• Learn about the conditions that led to Frank Furness' most incredible masterworks, including the Pennsylvania Academy of the Fine Arts seen here, on Wednesday.
      Learn about the conditions that led to Frank Furness' most incredible masterworks, including the Pennsylvania Academy of the Fine Arts seen here, on Wednesday.

Last Days of 40th Street Methodist Episcopal Church



  • Demolition notice: 40th Street Methodist Episcopal Church
Across South 40th Street from The Fresh Grocer, tucked behind McDonald’s and The Radian, is Samuel Sloan’s little 40th Street Methodist Episcopal Church. But not for long.

On a walk through the neighborhood last week I noticed that the 140 year-old brownstone church’s front door had been posted with an orange notice of demolition sticker, stating that the building could start coming down on or after October 9. New demolition permits were pulled in September by J.F. Huebner and Son.

After spending some time on the market, the sales pitch for this church shifted and a demolition permit was obtained in 2011. As Hidden City Daily reported in September 2011, the church's fate seemed sealed: The church will be demolished in favor of a new two-story development with 7,000 square feet of ground floor commercial space. Signs outside still read "new development coming soon!" and promise a restaurant/retail use.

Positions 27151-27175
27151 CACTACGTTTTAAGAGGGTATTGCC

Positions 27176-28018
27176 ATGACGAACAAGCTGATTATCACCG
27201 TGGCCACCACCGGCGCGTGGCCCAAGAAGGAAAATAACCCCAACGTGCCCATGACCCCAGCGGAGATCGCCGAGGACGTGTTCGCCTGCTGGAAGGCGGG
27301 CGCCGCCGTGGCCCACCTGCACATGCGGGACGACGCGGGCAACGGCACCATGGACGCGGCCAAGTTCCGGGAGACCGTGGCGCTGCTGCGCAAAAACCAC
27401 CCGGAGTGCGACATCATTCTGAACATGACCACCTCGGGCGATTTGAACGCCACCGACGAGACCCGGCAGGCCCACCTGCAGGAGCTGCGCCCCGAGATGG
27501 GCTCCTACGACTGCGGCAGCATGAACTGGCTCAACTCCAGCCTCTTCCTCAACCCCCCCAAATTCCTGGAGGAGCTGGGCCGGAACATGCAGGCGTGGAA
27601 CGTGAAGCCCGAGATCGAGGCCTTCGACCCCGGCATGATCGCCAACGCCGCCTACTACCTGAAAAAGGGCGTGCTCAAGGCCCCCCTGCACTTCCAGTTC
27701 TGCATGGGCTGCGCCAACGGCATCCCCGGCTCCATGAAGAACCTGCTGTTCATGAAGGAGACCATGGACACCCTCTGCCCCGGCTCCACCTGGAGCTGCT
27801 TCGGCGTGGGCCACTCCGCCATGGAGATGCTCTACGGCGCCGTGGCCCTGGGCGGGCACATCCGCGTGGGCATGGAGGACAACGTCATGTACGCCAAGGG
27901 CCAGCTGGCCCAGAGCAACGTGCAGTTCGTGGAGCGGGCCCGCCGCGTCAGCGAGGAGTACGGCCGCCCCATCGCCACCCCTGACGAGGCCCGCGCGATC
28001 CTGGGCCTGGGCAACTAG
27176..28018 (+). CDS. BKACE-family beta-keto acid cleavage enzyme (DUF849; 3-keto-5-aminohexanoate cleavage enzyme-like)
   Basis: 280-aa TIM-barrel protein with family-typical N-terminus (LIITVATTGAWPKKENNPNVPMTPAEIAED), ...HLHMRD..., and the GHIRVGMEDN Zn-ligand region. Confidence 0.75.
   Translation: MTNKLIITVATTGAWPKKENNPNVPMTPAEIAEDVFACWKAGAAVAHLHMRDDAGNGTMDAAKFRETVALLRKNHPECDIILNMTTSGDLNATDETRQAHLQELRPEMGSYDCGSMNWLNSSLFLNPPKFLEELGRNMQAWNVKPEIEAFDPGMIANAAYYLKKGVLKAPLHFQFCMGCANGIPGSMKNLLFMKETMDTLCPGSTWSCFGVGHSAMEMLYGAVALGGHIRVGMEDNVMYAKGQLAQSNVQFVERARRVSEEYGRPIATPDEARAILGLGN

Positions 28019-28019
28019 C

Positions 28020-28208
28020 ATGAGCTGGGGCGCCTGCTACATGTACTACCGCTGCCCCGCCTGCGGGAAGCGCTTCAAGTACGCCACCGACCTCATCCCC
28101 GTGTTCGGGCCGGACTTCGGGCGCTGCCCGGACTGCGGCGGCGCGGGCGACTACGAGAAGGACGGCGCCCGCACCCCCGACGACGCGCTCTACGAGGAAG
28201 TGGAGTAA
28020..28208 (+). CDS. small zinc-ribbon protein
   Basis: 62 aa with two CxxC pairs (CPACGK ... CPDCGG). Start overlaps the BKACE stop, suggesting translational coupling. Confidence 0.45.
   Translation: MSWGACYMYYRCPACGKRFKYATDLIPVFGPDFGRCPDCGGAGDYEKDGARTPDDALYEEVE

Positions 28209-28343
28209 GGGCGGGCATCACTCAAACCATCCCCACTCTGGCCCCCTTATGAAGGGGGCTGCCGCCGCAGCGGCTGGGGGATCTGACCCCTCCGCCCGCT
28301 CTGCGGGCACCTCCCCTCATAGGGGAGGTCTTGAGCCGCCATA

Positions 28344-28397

The 40th Street Methodist Episcopal Church is a handsome, understated building that appears (from the outside) to be in good shape, and given its scale this demolition feels like another squandered reuse opportunity.

These are dark days for Samuel Sloan’s buildings, as Hidden City Daily has documented. Three of Sloan's buildings are currently threatened with demolition. And, of course, the 40th Street Methodist Episcopal Church is one among hundreds of religious buildings in the city that is at once ripe for redevelopment and on the brink of extinction. The church, like so many, is not listed on the Philadelphia Register of Historic Places.

For now, stop by 40th and Sansom to say farewell before this subtle beauty is wastefully reduced to a heap of rubble.

About the author

Ashley Hahn, Contributor

Ashley Hahn is an independent writer with a background in historic preservation and city planning. She started Eyes on the Street for PlanPhilly in 2011 and was PlanPhilly's managing editor from 2015-2017. Ashley has lived in 12 zip codes that she can think of, including neighborhoods in Los Angeles, Chicago, Boston, and New York. She is a Philadelphian by choice.

Contact Ashley via email or find her on twitter: @ashleyjhahn.


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